Once checked in, a luxury shuttle whisked all of the behatted attendees 30 miles outside of Austin to the site of a real ghost town (shudder!), where HBO erected the 90,000-square-foot SXSWestworld experience. Some VIP guests received access to a secret code that unlocked a Westworld-themed ride with Lyft that included in-story surprises along the way. Others got to take a Westworld-branded shuttle flight from Los Angeles thanks to a partnership with Delta Air Lines. Sweetwater “residents” trying to get home engaged with travelers at the airport and Delos hosts greeted passengers. Even the captain wore a white cowboy hat.
Upon arrival in SXSWestworld, attendees passed through one of the most recognizable backdrops from the show—a white room featuring glass cases full of weapons and walls lined with black and white hats. At the other end of the room, guests encountered another door that led into perhaps the second most iconic “Westworld” set: the train carriage, where series guests were transported to Westworld, and where each SXSWestworld attendee’s narrative began.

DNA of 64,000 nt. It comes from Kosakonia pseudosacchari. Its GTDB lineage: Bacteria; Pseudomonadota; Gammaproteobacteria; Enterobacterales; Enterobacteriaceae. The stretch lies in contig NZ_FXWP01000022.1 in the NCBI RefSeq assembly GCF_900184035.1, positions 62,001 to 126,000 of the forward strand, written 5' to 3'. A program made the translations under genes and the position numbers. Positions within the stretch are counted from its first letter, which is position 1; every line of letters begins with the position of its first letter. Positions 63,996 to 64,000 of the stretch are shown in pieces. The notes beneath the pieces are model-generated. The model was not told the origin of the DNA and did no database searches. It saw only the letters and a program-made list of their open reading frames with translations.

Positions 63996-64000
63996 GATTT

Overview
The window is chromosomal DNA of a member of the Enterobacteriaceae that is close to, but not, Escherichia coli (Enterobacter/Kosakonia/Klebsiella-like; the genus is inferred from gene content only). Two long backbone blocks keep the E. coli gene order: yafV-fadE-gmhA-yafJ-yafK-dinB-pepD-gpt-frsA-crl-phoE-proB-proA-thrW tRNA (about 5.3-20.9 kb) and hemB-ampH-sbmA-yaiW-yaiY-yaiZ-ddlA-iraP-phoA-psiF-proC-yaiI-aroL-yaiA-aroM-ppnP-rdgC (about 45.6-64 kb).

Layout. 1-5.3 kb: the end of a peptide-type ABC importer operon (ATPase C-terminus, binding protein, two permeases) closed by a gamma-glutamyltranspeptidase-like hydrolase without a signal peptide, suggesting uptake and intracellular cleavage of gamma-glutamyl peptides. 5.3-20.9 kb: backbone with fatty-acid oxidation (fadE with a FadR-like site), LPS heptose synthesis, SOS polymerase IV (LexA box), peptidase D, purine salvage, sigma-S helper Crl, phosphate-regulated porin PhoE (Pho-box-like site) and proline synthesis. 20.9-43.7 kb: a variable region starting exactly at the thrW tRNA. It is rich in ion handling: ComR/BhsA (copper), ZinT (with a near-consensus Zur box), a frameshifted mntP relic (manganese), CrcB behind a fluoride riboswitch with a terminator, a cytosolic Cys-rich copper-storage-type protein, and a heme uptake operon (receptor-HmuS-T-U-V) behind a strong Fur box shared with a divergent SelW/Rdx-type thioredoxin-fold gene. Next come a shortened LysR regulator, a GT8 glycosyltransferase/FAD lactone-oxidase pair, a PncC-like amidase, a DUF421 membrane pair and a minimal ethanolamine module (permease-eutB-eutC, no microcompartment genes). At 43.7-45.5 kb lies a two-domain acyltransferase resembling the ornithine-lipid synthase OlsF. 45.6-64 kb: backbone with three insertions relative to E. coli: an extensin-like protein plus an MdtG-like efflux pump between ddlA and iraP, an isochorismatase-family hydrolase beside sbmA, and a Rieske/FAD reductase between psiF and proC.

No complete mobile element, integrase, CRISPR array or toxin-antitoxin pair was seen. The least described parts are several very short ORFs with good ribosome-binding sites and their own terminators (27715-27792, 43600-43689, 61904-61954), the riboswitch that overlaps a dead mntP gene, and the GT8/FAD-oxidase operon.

Just outside the train car’s door was Sweetwater, the Old West town from the series, and the epicenter of the SXSWestworld experience. Erected across 16 structures—all painstakingly detailed to look like iconic establishments from the show––the town included a general store, a brothel (we know what you’re thinking, and, no), a hotel bar, a barber shop, graveyard, horse shoe arena and a post office where every guest had a handwritten letter waiting for them that outlined a mission they could choose to engage in to get deeper into the countless narratives that awaited.
“You have those superfan boys and girls that are going to pick at every detail so in terms of the design and set dressings, I think we did a really good job trying to recreate these spaces and memorable moments that people would identify with and bring those to life for consumers,” says Jong. “It’s really cool to see something that you’re such a fan of. To be able to touch it is next level.”